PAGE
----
We were in crisis levels of need, and even the mental health of our healthcare professionals was being tested like never before. If ever there was a perfect time for a shift in the conversation around mental health, it was 2020-2021.
Simone Biles flips the narrative
In 2021, as we watched the Olympics in the midst of this deadly global pandemic, we saw a new kind of strength as Simone Biles put her safety and mental health first, choosing to skip some events. It was a media frenzy, but notably the coverage mostly focused on empathy, compassion, and the need for everyone to take the time to focus on their mental health.
Elite athletics are all about pushing your body to the limits, staying focused, and being mentally prepared to take on the challenges in front of you. And there is no higher honor for these athletes than a spot on an Olympic team. Biles flipped all of those tired tropes over, she was honest about what she needed, and everyone agreed, she is an absolute GOAT for doing so.
She’s taken her power, she’s getting paid, and brands are getting in on it too.
“It was a pivotal moment within the growing national conversation that’s been propelled by COVID.” Mark Hirschhorn, president and chief operating officer of therapy app Talkspace, told CO—.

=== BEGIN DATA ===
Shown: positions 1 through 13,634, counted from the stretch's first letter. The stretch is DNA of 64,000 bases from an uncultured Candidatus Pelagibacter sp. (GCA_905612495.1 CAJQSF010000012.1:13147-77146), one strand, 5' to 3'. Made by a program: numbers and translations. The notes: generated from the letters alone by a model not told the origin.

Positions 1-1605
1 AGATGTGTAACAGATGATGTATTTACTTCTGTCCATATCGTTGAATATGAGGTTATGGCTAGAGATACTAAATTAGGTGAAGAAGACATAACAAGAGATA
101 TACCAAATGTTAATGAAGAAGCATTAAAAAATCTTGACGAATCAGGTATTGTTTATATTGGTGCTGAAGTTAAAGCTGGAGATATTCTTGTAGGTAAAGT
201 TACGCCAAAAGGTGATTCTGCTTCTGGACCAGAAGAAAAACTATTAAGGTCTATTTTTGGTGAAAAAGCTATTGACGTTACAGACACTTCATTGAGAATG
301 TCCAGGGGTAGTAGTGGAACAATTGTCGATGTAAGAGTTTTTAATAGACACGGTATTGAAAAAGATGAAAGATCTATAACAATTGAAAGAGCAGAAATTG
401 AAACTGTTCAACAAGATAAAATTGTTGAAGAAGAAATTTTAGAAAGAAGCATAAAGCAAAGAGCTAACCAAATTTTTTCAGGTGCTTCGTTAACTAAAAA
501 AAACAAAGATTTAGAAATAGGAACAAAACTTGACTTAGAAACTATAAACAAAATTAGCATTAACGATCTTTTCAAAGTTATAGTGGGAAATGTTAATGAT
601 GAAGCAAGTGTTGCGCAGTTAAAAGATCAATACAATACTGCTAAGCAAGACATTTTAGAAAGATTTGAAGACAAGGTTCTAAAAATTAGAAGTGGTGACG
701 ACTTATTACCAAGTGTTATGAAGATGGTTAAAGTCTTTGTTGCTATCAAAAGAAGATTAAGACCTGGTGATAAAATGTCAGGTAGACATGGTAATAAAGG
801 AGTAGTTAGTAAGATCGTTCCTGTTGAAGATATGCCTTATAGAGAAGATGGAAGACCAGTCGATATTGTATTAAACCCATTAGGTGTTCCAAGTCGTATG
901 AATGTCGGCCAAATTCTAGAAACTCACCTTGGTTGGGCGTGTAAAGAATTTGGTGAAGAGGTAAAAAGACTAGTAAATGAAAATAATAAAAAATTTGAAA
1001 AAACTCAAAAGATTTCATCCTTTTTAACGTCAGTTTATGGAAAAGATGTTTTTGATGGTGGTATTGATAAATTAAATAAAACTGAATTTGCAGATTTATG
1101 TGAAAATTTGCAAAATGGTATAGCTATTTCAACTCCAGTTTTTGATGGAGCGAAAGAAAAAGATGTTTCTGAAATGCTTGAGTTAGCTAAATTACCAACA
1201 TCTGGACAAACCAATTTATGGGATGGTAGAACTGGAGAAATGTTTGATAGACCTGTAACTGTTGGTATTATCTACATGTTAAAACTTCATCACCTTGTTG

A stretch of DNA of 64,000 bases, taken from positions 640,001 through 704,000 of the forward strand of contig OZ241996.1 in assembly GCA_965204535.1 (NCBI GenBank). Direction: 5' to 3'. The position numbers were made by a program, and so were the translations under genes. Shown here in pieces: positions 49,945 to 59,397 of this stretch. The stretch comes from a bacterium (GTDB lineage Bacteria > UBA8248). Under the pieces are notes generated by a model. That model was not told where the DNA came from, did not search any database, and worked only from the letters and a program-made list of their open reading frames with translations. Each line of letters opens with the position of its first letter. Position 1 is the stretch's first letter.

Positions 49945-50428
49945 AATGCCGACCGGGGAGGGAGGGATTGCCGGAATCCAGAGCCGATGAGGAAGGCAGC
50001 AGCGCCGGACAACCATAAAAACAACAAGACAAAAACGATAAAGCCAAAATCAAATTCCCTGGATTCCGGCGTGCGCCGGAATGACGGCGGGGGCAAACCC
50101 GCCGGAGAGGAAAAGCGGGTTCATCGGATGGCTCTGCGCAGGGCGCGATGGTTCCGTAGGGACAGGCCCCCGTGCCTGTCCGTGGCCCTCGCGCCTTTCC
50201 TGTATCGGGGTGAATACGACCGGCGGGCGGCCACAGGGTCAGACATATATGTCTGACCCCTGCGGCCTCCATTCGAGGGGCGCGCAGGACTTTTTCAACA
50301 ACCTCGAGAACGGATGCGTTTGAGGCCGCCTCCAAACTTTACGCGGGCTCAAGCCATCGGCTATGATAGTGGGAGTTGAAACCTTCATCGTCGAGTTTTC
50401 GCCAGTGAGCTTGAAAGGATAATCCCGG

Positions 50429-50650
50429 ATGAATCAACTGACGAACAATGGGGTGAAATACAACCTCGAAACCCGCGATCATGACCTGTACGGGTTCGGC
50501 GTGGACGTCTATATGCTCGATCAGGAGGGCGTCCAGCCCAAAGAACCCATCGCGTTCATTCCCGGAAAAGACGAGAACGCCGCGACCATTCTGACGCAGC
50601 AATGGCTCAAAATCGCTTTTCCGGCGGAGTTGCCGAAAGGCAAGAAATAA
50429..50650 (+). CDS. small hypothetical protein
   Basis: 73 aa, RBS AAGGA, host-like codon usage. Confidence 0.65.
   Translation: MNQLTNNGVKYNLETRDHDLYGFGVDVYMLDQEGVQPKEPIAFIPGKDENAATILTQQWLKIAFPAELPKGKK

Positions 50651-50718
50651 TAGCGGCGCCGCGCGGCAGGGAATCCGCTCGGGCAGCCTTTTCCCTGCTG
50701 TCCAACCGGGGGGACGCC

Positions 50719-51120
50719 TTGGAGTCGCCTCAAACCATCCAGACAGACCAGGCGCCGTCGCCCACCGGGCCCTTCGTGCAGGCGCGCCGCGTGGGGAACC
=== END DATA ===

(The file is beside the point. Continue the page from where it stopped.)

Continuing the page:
Michael Phelps dives right in
Simone Biles wasn’t the only star athlete speaking out about mental health. As the healthcare industry started to catch up on virtual visits with providers, app creators and developers started getting in on the game too.
One of the leading apps, Talkspace, started working with Michael Phelps in 2021, and at one of his appearances he said, “As a male athlete, I always thought it was a sign of weakness if I showed I was being vulnerable. It’s not weakness,” he said. “If we’re injured, they’re going to fix our broken bones, but if we’re mentally struggling, we have to get help and we have to get it in safe places.” While the effectiveness of some therapy apps is still being studied, what we all agree on is that during times of unprecedented crisis it is worth exploring some new options.
Virtual options open up access
Research does show that one-on-one therapy in a virtual setting is just as effective as seeing a therapist in person. There are definitely cons to consider, but for many people telehealth is a great option. Hopefully with more time and research we’ll see options that make effective treatment for mental health issues within reach to even more people as need remains. As that happens, you can bet you’re going to see the positive side effects we don’t always get to see with marketing messages—continued encouragement to have conversations about mental health, taking care of yourself, and seeking the help to heal.
They've got their hooks in you.
FADS rise quickly, burn hot and fall out. They say you're fat, you're no fun, you need to relax, and you might even die alone.
In fact, FADS bank on the fact that you already believe all of that.
Ready to learn how it works?